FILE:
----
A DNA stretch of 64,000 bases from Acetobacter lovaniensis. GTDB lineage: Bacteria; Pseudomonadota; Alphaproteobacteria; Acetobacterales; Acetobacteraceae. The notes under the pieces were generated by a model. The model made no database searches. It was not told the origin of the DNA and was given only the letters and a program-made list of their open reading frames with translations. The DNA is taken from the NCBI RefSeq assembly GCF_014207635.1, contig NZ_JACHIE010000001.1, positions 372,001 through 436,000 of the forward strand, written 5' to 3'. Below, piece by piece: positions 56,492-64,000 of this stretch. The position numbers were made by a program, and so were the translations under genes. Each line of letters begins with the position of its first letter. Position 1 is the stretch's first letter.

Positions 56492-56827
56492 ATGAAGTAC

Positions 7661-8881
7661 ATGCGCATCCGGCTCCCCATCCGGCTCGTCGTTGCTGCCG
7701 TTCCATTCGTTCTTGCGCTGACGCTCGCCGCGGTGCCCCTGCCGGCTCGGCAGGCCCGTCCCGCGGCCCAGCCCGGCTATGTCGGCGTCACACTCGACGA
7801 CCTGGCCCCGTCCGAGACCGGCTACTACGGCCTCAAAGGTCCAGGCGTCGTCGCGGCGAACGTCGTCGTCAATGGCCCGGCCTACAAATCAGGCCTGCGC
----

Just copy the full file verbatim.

A DNA stretch of 64,000 bases from Acetobacter lovaniensis. GTDB lineage: Bacteria; Pseudomonadota; Alphaproteobacteria; Acetobacterales; Acetobacteraceae. The notes under the pieces were generated by a model. The model made no database searches. It was not told the origin of the DNA and was given only the letters and a program-made list of their open reading frames with translations. The DNA is taken from the NCBI RefSeq assembly GCF_014207635.1, contig NZ_JACHIE010000001.1, positions 372,001 through 436,000 of the forward strand, written 5' to 3'. Below, piece by piece: positions 56,492-64,000 of this stretch. The position numbers were made by a program, and so were the translations under genes. Each line of letters begins with the position of its first letter. Position 1 is the stretch's first letter.

Positions 56492-56827
56492 ATGAAGTAC

Positions 7661-8881
7661 ATGCGCATCCGGCTCCCCATCCGGCTCGTCGTTGCTGCCG
7701 TTCCATTCGTTCTTGCGCTGACGCTCGCCGCGGTGCCCCTGCCGGCTCGGCAGGCCCGTCCCGCGGCCCAGCCCGGCTATGTCGGCGTCACACTCGACGA
7801 CCTGGCCCCGTCCGAGACCGGCTACTACGGCCTCAAAGGTCCAGGCGTCGTCGCGGCGAACGTCGTCGTCAATGGCCCGGCCTACAAATCAGGCCTGCGC